A Different Kind of Fishing

025When we first moved to San Clemente, we were quite excited about the concept of fishing everyday. All four of us fell in love with the sport two summers ago on the pond of our previous acreage. Some of the hardest things to sell when we left, were our paddle boat and fishing poles.

Well, needless to say, we were quickly put in place, when were learned that fishermen don’t fish from shore OR with fishing poles here. So for us we had to adapt yet again. Now, fishing for us is a spectacular spectator sport. On this morning, the seamen were up before we were and possibly up before the sun. They fish with small motored canoes called Lanchas, and their only chance to bring in the catch is with the ocean tides. For these teams of men rely on each other and the descending tide. 012
Every time we watch them, our awe never ceases as we admire their strength, bravery, and ingenuity.  It is an intriguing sight to watch them hopping over waves in their tiny boats, and pulling in the weight of hundreds to thousands of pounds of fish sometimes twice a day. The rhythm of their work, and precision in their movements mimic the grace and discipline of a professional dancer. You might laugh at these elegant words at first vision, but it doesn’t take long to notice that there is nothing closer to the truth.
The men pace the beach, small teams of 6 to 10 men; for upwards of an hour and sometimes two. The duration largely depends on the weight of the catch and the temperament of the surf. 011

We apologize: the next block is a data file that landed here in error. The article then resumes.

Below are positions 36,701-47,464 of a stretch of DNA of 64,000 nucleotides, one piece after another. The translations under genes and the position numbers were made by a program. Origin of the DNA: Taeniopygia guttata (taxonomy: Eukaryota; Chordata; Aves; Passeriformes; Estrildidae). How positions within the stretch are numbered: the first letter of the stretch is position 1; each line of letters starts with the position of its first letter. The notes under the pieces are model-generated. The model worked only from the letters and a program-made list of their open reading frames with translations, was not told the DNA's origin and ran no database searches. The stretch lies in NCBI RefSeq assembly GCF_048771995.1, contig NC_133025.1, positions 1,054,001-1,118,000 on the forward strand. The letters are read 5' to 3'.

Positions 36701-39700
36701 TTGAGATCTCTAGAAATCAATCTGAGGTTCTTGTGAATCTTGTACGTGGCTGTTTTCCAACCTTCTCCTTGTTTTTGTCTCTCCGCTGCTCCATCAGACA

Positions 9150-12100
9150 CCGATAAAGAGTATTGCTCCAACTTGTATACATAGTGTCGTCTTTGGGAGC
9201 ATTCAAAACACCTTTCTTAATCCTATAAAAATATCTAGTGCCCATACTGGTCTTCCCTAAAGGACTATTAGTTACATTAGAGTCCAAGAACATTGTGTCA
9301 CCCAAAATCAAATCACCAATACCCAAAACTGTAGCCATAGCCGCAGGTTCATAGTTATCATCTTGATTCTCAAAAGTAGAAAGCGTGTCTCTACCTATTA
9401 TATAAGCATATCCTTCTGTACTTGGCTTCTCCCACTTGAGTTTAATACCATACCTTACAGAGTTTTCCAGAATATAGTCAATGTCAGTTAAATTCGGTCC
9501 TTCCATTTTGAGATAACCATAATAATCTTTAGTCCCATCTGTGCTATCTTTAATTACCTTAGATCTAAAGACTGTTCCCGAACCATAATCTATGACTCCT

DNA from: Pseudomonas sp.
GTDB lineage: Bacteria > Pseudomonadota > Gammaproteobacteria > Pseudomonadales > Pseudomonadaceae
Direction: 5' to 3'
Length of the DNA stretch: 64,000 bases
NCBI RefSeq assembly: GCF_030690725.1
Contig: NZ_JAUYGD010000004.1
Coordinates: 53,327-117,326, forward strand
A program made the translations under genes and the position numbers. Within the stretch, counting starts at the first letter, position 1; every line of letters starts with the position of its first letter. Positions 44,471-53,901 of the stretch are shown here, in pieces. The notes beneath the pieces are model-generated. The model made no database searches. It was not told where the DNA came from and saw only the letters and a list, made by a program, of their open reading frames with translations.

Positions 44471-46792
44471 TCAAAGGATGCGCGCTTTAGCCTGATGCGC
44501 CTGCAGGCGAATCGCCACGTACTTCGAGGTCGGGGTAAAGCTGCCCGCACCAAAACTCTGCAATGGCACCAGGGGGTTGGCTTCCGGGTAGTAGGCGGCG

We watch them carefully, the men and boys of the village working together as young as six and as old as only time can tell. Never do we see just one team, but often 3 or 4 and sometimes as many as 7 or 8 teams stretched out down the beach in the ultimate display camaraderie and community.

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17 Replies to “A Different Kind of Fishing”

    1. Actually, the other day we also someone fishing the other day with a fishing line, it was a very primitive way of casting. The man just had the wire wrapped around his finger and a small stick.It was pretty incredible! As far as the boat fishing, I understand that the fisherman will take you out with them if you ask. I however, am not brave enough to go with them over the waves. And the kids are bit to young yet as well. But, maybe someday we’ll give it a try!

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  1. That’s kinda how they fished in the Philippines in my youth. Well, some of them cheated and used dynamites but that’s been largely illegalized for destroying the coral reefs. I’ll be making my way to Ecuador in a few months to see this for myself 🙂

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    1. Dynamite?! That is pretty intense! I’ve never seen anything like that. The worst you see is the motors on the boats, and of course remnants of ropes and fishing nets on the beaches and in the sea. Otherwise, the local fishing industry appears to be pretty wholesome. Although, I couldn’t say if that is the case everywhere.
      If your planning to being in the coastal areas during the late Spring months (April, May, June) do a little research to see where you might find the Sea Turtles hatching. I hear that is the right time.
      Enjoy your travels to Ecuador, and reach out if you need other any recommendations!

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    1. We don’t have any plans to try this method anytime soon! My husband has suggested we hitch a ride one day, but I don’t see it in the near future with a 2.5 and 4 year old that aren’t good ocean swimmers yet. But, maybe someday!

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  2. This is incredible and certainly a different experience than fishing with a pole! I’ve seen a similar style of fishing on the BBC’s human planet. It requires so much strength and stamina! Your pictures are phenomenal, btw!

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